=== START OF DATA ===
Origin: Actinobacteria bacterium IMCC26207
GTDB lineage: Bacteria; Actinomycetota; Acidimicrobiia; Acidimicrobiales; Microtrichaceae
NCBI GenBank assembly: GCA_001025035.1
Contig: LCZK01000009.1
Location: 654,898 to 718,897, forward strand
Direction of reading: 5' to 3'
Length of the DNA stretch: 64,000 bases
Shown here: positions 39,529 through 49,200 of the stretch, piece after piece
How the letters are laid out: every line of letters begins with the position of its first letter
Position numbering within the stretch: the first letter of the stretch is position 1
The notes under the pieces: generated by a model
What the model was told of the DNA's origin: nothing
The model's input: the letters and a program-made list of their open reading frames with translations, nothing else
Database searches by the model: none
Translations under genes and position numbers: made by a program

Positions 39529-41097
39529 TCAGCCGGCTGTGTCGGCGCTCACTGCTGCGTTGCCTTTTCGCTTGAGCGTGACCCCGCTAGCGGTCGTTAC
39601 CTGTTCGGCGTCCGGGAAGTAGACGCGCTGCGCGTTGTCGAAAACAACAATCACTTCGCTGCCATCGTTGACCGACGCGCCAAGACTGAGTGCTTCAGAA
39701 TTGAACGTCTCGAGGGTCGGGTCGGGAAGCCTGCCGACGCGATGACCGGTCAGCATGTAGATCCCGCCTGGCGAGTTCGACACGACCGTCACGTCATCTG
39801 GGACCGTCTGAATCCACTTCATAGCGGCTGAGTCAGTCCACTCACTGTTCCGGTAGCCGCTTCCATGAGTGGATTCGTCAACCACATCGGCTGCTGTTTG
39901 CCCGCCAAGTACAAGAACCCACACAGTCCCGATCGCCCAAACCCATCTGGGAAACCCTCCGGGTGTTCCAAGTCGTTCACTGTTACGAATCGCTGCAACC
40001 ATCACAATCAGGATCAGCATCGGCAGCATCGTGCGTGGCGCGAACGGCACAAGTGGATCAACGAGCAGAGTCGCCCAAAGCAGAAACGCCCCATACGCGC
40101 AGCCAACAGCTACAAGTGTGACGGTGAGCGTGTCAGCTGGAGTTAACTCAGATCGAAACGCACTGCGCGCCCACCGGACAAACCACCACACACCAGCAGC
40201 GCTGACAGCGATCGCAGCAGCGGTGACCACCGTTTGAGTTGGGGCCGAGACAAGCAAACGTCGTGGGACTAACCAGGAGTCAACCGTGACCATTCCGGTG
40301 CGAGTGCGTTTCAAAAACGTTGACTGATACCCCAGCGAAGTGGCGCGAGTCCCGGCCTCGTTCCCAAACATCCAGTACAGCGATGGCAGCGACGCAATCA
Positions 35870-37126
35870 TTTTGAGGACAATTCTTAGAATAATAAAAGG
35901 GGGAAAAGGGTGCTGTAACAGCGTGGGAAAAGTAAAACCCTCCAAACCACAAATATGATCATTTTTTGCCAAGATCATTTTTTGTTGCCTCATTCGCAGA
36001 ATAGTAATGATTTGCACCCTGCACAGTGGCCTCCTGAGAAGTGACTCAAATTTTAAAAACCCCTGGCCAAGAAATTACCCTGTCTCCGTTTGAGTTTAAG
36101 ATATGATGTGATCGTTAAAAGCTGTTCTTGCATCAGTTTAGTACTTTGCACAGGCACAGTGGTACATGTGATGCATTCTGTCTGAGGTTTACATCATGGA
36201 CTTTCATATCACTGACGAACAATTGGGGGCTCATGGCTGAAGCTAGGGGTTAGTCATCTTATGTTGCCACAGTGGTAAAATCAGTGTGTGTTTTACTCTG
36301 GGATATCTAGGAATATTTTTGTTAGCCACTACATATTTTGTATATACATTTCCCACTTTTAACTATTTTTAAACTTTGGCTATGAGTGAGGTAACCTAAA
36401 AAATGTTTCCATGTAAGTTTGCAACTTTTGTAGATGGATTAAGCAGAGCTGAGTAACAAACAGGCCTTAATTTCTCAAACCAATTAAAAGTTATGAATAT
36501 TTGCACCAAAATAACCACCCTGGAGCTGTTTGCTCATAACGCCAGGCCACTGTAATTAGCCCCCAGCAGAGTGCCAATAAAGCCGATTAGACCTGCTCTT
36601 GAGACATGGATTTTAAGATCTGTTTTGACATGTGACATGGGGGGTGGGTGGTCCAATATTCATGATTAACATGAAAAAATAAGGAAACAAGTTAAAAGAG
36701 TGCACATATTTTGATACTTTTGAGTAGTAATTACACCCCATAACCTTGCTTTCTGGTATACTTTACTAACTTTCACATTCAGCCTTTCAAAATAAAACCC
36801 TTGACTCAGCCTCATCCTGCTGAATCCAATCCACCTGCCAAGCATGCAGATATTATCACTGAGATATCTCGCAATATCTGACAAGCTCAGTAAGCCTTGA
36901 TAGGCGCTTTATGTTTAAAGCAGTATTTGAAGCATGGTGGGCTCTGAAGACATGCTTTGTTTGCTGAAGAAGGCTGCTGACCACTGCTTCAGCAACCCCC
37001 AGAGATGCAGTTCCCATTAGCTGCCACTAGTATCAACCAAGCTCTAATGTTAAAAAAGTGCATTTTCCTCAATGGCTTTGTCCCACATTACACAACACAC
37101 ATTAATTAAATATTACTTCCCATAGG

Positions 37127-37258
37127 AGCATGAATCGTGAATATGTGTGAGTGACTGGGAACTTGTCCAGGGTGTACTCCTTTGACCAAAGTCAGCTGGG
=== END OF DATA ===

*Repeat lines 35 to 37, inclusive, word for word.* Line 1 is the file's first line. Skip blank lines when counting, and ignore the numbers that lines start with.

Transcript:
36601 GAGACATGGATTTTAAGATCTGTTTTGACATGTGACATGGGGGGTGGGTGGTCCAATATTCATGATTAACATGAAAAAATAAGGAAACAAGTTAAAAGAG
36701 TGCACATATTTTGATACTTTTGAGTAGTAATTACACCCCATAACCTTGCTTTCTGGTATACTTTACTAACTTTCACATTCAGCCTTTCAAAATAAAACCC
36801 TTGACTCAGCCTCATCCTGCTGAATCCAATCCACCTGCCAAGCATGCAGATATTATCACTGAGATATCTCGCAATATCTGACAAGCTCAGTAAGCCTTGA